The Supreme Court on Friday cleared the way for same-sex marriages to commence in Florida, meaning such unions will soon be allowed in five of the nation’s six most populous states.
The court, without comment, turned down a request to block gay marriages in Florida while the state appeals a judge’s order that its ban is unconstitutional. Justices Antonin Scalia and Clarence Thomas said they would have granted the motion, but did not explain their reasons.
The decision follows the court’s pattern not to intervene in lower-court rulings that such bans are unconstitutional, even though the Supreme Court itself has not made such a ruling.
In August, a U.S. district judge in Tallahassee struck down Florida’s constitutional amendment banning same-sex marriages. He stayed his decision until Jan. 5. Florida asked the U.S. Court of Appeals for the 11th Circuit to continue the stay, but a three-judge panel unanimously turned the state down.
Florida Attorney General Pam Bondi (R) then asked the Supreme Court to step in.
Florida’s request is different from other ones the justices have confronted. The justices have consistently refused to grant stay requests from states in the four regional appeals courts that have agreed that state bans are unconstitutional.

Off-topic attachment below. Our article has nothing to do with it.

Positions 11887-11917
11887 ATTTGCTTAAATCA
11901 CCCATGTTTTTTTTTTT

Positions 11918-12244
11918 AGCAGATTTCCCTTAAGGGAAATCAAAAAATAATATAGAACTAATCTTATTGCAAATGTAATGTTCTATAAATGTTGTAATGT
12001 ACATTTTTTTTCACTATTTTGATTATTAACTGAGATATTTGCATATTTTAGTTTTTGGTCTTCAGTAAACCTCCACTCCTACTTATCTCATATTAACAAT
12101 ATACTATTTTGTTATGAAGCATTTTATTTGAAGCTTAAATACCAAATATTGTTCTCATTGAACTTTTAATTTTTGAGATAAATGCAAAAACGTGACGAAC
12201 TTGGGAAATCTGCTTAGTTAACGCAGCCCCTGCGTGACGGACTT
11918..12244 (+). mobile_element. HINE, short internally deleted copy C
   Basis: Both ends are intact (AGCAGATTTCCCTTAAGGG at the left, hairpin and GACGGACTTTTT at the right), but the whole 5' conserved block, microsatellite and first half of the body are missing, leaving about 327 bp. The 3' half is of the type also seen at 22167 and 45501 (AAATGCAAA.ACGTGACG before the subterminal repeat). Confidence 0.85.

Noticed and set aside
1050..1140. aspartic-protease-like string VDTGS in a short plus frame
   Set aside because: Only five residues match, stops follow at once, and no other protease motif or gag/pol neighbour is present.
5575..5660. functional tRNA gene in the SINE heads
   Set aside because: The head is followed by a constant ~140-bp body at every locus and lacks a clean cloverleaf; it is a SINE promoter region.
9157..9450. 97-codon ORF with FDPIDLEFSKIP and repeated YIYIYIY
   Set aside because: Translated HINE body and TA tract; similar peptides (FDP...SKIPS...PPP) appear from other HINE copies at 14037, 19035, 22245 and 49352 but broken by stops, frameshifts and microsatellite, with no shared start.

But the 11th Circuit has not ruled whether or not states may ban same-sex marriages.
“If Florida’s law is going to change . . . it should happen only after the order undergoes appellate review,” Bondi said in her request to the Supreme Court. “The public interest is not served by on-again, off-again marriage laws.”
There is also some confusion about whether the U.S. district judge’s order requires same-sex marriage licenses to be offered in all of Florida’s counties, or just the one in which the case was based.
On the first day of the current term, the Supreme Court, without comment, turned down requests from states in which appeals courts had found their marriage bans unconstitutional. At the time, no appeals court had upheld a state ban.
As a result of victories in appeals courts around the country, same-sex couples are allowed to marry in 35 states, including the most populous California, New York, Illinois and Pennsylvania.
But in November, the U.S. Court of Appeals for the 6th Circuit turned down challengers in Michigan, Ohio, Tennessee and Kentucky.
Such splits in the circuits are usually the necessary prerequisite for Supreme Court review. And it is expected that the court in January will consider whether to accept one or more cases that would pose the question of whether marriage is a fundamental right that states may not withhold from gay couples.